Arrange the music & Practice
* What you would want to do is to decide how many verses there would be, where (and how many times) the chorus would be, where the counter-melody and a break would be, if any, and all drum fill-ins. You would want to practice this some, before you record it, so you can be familiar with what goes where and when. (You might even come up with a better version during practice!!!)


Record!
* Ready? Time to record your number! (I will not go into recording methods, as your manual should cover it.) You might record with your arranger and lead, or you might not. However, I will assume there is no lead and start from there. You have your background music recorded and it is time for the lead tune to be added.


* For those who may have trouble recording or understanding the manual, there are other articles in this forum "What is Multi-Tracking..." (done on the computer) and "Multi-Tracking for Dummies-Tyros 1 & 2" (by Nozzmoking and Gordon, respectivley.)

Adding the Lead
* How to record your lead is also in the manual (single-track recording). But I would suggest that, if you are having trouble understanding the manual, you can start with simple, short tunes and practice that until you know and understand what to do.


* Now you want to choose the voice (instrument) that would be your lead. However, I would mention this, though: Of the voices you would choose to do your lead or background, try to be familiar with HOW they play. For example, if you are using a lead guitar, try to use licks (musical phrases) that they would use. A clarinet? Listen to a person who plays the clarinet in the style you want and try to copy his licks and manner. Otherwise, if you are not familiar with how the instrument is played, you end up with a tune with just different voices playing the same thing, and it will sound boring.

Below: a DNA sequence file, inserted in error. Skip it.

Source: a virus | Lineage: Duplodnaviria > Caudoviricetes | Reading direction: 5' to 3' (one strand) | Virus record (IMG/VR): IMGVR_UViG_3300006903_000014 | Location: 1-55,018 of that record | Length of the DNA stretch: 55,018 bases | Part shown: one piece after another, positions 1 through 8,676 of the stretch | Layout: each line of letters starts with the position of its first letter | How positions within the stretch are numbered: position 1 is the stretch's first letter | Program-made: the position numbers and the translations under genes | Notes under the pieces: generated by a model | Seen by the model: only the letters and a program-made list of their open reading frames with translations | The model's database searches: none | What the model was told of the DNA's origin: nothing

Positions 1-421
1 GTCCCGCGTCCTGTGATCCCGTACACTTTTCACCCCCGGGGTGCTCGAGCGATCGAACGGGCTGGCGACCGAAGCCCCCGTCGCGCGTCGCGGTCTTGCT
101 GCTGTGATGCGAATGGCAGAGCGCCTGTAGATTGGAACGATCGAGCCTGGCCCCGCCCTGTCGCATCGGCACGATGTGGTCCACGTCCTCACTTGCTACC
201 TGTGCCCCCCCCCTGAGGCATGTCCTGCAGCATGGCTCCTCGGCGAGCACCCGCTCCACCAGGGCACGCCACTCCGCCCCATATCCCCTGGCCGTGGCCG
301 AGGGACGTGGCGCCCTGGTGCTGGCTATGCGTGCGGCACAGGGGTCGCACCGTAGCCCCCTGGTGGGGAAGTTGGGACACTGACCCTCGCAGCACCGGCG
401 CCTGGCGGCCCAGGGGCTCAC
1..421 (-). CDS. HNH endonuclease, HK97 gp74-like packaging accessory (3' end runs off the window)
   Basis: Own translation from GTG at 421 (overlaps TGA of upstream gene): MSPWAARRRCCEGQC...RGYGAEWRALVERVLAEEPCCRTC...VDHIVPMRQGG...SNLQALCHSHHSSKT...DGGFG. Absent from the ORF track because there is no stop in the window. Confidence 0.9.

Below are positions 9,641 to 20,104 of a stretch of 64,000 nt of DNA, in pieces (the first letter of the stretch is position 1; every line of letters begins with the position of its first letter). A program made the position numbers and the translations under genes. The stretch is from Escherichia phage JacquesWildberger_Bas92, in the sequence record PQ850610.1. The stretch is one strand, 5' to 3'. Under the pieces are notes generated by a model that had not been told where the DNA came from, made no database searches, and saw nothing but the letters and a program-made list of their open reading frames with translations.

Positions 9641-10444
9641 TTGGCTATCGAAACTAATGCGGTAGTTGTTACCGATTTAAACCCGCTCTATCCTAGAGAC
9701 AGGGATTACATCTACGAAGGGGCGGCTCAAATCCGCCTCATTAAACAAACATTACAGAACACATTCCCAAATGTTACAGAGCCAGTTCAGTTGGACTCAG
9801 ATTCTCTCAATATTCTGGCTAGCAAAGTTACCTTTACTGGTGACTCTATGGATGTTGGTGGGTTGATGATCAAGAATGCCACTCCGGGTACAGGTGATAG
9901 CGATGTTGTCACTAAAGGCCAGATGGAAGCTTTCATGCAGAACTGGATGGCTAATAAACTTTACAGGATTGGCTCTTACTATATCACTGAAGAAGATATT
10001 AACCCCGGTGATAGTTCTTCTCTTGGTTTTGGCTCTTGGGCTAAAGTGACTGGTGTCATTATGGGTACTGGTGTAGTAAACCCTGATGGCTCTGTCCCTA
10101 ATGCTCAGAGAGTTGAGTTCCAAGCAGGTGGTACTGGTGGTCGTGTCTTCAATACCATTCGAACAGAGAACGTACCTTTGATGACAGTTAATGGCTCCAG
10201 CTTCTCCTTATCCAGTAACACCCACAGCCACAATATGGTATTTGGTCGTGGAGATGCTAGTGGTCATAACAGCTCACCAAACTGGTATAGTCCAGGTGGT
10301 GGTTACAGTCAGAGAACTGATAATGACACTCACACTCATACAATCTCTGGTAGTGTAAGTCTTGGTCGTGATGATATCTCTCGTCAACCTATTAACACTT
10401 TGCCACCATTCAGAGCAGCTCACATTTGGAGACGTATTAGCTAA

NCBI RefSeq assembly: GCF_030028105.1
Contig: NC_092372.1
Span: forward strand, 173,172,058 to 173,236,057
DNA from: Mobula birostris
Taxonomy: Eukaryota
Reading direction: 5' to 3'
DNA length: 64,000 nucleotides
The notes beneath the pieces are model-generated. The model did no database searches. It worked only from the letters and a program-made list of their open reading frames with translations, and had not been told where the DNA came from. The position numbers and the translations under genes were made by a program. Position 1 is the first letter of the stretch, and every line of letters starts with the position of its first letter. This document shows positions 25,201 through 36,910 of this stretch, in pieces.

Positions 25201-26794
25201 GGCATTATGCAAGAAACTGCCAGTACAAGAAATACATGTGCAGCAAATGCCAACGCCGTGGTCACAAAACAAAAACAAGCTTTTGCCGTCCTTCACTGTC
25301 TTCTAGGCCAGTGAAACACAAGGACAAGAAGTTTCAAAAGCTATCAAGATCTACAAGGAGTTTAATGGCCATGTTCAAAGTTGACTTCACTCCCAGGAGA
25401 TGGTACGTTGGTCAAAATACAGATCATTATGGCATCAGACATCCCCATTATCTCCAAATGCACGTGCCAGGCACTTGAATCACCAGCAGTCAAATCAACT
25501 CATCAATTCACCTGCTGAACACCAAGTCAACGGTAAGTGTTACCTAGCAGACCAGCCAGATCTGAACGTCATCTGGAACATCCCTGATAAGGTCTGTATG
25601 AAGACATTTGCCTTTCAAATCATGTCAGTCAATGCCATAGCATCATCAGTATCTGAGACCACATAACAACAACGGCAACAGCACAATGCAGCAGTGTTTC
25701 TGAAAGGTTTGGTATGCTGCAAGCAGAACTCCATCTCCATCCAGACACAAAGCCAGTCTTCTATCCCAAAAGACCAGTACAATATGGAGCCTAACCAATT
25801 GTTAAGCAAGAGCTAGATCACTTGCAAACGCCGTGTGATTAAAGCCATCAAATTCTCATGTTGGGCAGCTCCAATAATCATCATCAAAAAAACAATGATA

* You can also add musical fill-ins when the singer pauses (or lead stops playing) to keep the music going. You may want to do it with another instrument (voice) to contrast the main lead instrument.

* Along with the above idea, if you are changing instruments (voices) that do the lead, while one instrument is ending you can build up with the new instrument, that is: add a lead-in with the new instrument (once again, to keep the "music" going).


Adding Background Instruments
* Now that your voices for lead are in place, you would want to make sure the music is full-sounding. Add background instruments. Violins, cello, a steel guitar, horns or another guitar (whatever you would choose) would make the music sound more full and more interesting.

Two points:
1) Don't start with them all at once, start simple and add them (maybe one at a time) as the music goes on. The idea behind this is to make your music "grow" as it goes on. Increasing in complexity helps to keep interest in the music, and not sound boring.
2) Don't use too many, as you don't want the music to sound "cluttered".


So, what is done basically, is:
1) Obtain a MAIN TUNE
2) Add a CHORUS
3) Choose your INTROs and ENDing
4) Add a COUNTER-MELODY and BREAK (if you want to)
5) Add DRUM Fill-ins
6) ARRANGE how you want the song
7) PRACTICE the arrangement
8) RECORD the arrangement
9) Add the LEAD instrument(s) and fill-in lead
10) Add any BACKGROUND instrument(s).

* Tah-Dah!!! A Hit may be born! These are just suggestions for making the music, nothing is written in stone and you can do what you feel is needed. These are just ideas that can be used to start with. Enjoy!


.................................................. .............Pat

P.S. NEVER NEVER think your tune is too DULL or boring to make. A profesional sounding band (the keyboard) playing your tune brings it to life!

* Do you think going up and down the musical scale is dull or boring?
Frank Mills did that with "Music Box Dancer", and MANY people liked it!

Last edited by plchong; 08-02-2013 at 08:04 PM.. Reason: Update
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Re: How to write a tune
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Default Re: How to write a tune - 14-05-2012, 09:43 AM

Hi Pat
Thanks for taking the time to write such an interesting article, maybe it will encourage other members to have a go at writing their own songs.
As you say 'it's not written in stone' and would depend on how people think up their music.
I personally don't do it that way.